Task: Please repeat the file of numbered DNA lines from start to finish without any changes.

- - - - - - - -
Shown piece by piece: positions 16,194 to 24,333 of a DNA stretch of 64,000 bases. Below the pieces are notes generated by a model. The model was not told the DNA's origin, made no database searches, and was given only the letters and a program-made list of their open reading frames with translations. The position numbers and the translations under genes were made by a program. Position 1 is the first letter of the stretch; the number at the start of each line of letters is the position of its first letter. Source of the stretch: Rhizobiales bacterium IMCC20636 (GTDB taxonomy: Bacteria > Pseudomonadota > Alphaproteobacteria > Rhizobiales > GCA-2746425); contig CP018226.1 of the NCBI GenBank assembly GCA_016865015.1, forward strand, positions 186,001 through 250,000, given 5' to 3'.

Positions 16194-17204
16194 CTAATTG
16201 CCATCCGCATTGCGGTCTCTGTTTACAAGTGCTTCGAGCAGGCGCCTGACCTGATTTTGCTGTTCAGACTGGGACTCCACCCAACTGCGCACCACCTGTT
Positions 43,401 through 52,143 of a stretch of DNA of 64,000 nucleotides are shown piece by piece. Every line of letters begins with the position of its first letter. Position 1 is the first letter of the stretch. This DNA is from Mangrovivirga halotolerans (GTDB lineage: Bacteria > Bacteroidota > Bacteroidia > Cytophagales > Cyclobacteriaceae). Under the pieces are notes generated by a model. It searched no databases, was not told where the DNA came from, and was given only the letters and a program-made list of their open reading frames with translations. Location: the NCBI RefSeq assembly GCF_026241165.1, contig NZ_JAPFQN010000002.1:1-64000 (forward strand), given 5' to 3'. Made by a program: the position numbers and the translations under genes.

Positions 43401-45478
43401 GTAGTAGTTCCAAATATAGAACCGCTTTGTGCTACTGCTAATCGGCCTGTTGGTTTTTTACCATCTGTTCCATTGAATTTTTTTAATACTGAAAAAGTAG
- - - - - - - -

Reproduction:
Shown piece by piece: positions 16,194 to 24,333 of a DNA stretch of 64,000 bases. Below the pieces are notes generated by a model. The model was not told the DNA's origin, made no database searches, and was given only the letters and a program-made list of their open reading frames with translations. The position numbers and the translations under genes were made by a program. Position 1 is the first letter of the stretch; the number at the start of each line of letters is the position of its first letter. Source of the stretch: Rhizobiales bacterium IMCC20636 (GTDB taxonomy: Bacteria > Pseudomonadota > Alphaproteobacteria > Rhizobiales > GCA-2746425); contig CP018226.1 of the NCBI GenBank assembly GCA_016865015.1, forward strand, positions 186,001 through 250,000, given 5' to 3'.

Positions 16194-17204
16194 CTAATTG
16201 CCATCCGCATTGCGGTCTCTGTTTACAAGTGCTTCGAGCAGGCGCCTGACCTGATTTTGCTGTTCAGACTGGGACTCCACCCAACTGCGCACCACCTGTT
Positions 43,401 through 52,143 of a stretch of DNA of 64,000 nucleotides are shown piece by piece. Every line of letters begins with the position of its first letter. Position 1 is the first letter of the stretch. This DNA is from Mangrovivirga halotolerans (GTDB lineage: Bacteria > Bacteroidota > Bacteroidia > Cytophagales > Cyclobacteriaceae). Under the pieces are notes generated by a model. It searched no databases, was not told where the DNA came from, and was given only the letters and a program-made list of their open reading frames with translations. Location: the NCBI RefSeq assembly GCF_026241165.1, contig NZ_JAPFQN010000002.1:1-64000 (forward strand), given 5' to 3'. Made by a program: the position numbers and the translations under genes.

Positions 43401-45478
43401 GTAGTAGTTCCAAATATAGAACCGCTTTGTGCTACTGCTAATCGGCCTGTTGGTTTTTTACCATCTGTTCCATTGAATTTTTTTAATACTGAAAAAGTAG